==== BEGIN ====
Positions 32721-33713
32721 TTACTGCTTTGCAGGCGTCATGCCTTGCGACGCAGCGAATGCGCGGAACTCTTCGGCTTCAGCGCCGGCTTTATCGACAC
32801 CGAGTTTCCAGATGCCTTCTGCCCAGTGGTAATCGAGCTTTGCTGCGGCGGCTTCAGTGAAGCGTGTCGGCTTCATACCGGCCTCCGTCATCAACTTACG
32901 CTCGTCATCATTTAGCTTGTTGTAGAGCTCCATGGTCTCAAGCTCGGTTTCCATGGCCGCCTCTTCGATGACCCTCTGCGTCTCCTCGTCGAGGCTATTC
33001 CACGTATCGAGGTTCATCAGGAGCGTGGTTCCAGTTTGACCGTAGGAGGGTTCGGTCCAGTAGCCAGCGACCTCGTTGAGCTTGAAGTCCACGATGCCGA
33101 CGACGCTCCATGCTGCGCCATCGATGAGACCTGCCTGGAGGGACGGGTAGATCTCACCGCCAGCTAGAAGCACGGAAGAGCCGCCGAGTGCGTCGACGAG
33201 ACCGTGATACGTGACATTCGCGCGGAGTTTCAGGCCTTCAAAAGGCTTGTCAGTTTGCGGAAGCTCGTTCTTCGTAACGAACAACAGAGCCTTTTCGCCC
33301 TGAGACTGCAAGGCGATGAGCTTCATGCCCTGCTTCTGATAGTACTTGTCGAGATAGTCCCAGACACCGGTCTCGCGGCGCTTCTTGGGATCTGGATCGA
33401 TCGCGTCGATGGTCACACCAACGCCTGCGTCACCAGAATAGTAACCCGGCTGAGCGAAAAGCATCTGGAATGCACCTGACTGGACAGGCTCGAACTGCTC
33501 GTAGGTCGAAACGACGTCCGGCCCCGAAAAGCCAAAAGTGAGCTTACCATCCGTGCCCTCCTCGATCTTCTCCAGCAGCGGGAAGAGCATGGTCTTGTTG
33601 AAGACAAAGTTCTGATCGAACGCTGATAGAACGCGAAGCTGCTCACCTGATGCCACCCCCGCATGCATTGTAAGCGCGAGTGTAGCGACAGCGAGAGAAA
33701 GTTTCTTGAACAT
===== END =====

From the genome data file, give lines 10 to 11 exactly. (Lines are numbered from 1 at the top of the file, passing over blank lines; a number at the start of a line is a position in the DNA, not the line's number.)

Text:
33501 GTAGGTCGAAACGACGTCCGGCCCCGAAAAGCCAAAAGTGAGCTTACCATCCGTGCCCTCCTCGATCTTCTCCAGCAGCGGGAAGAGCATGGTCTTGTTG
33601 AAGACAAAGTTCTGATCGAACGCTGATAGAACGCGAAGCTGCTCACCTGATGCCACCCCCGCATGCATTGTAAGCGCGAGTGTAGCGACAGCGAGAGAAA